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Opyn now lets you trade Ethereum with six times leverage

Robert Stevens


DeFi fans who like to bet big have a reason to celebrate. You can now trade Ethereum with up to six times leverage—and supposedly, with no third party involved.

Opyn, a decentralized margin trading platform built on top of a bunch of decentralized finance (DeFi) protocols announced yesterday that it now provides an interface for users to trade Ethereum with big-time leverage. It claims to offer the highest available leveraging position for Ethereum in all of DeFi.

That’s great—or terrible—news for investors. While leverage trading allows someone to amplify their winnings, it equally amplifies their losses and can be very dangerous. That’s particularly true in the highly volatile cryptocurrency market that critics claim is prone to price manipulation.

Opyn launched its mainnet back in June. Later that month it released leverage trading up to 3.5 times, before raising it to five times in August. The latest news takes it now to six times. And for those so inclined, the fact you can do this, without trusting any third party with your money, is a pretty big deal.

The exchange is built using five tools of the decentralized web: Compound, Uniswap, Maker, dYdX and Kyber Network. These provide the means for users to borrow or lend ether and trade different Ethereum tokens. Opyn brings them together into one singular package. And unlike most dapps, it’s surprisingly simple to use.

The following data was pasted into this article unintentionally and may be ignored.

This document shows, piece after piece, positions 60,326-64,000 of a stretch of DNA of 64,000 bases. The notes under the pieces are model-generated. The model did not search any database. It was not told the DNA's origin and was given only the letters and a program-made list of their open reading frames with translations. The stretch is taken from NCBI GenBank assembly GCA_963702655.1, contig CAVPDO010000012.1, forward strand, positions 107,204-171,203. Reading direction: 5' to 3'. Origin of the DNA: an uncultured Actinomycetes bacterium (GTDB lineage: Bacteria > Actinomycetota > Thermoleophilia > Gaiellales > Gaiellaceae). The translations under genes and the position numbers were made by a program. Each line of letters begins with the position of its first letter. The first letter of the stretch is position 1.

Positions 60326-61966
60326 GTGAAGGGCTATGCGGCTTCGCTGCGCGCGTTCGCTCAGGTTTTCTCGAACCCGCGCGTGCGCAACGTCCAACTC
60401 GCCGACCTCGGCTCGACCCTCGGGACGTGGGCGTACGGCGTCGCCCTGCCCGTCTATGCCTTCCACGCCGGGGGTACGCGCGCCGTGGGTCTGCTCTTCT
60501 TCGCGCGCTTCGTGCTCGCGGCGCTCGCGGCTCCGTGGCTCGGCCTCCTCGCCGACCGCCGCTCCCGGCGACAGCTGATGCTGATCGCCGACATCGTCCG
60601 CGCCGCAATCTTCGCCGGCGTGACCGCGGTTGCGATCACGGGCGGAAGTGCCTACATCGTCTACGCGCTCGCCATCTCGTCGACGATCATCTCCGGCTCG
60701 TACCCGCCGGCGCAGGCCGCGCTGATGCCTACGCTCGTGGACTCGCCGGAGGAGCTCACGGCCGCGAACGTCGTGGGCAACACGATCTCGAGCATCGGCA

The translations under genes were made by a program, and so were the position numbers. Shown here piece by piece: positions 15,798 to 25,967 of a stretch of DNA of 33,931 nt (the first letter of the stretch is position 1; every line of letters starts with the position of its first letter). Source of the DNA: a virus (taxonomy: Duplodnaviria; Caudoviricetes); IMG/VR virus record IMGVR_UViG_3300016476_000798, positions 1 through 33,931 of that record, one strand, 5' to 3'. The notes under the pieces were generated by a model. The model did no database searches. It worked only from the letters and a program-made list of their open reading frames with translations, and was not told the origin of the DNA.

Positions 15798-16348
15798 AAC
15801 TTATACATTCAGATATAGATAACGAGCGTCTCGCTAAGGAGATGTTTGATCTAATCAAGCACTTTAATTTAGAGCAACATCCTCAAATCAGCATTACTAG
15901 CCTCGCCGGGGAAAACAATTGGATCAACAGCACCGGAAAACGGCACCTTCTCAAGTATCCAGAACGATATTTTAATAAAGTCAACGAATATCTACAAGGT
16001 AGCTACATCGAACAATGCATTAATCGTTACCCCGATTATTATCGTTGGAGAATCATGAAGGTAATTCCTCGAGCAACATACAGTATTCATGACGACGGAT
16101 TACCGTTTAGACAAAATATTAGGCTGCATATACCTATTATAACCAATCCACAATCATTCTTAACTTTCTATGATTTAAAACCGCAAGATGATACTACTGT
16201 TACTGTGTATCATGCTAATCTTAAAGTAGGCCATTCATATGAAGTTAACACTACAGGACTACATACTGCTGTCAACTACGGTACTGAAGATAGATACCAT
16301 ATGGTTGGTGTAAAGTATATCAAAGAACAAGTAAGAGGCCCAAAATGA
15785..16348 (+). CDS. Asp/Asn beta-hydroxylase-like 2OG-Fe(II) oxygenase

To leverage Ethereum on Opyn, you give them some ether as collateral and take out a long or short position, based on whether you think the price of ether will rise or fall. And that’s about all the user sees.

In the background though, it’s a much more complicated process. In short, Opyn uses the ether you provide as collateral to take out a loan of DAI—which can then earn interest. The money this makes is used to fund winning trades.

But, while your funds are kept in your own wallets (the whole process in non-custodial), some of them will get held up in smart contracts. And to get them back, you’ll need the DAI that Opyn has.

While that shouldn’t be a problem, unless something goes majorly wrong for Opyn, it does cast doubt on how decentralized this whole thing is.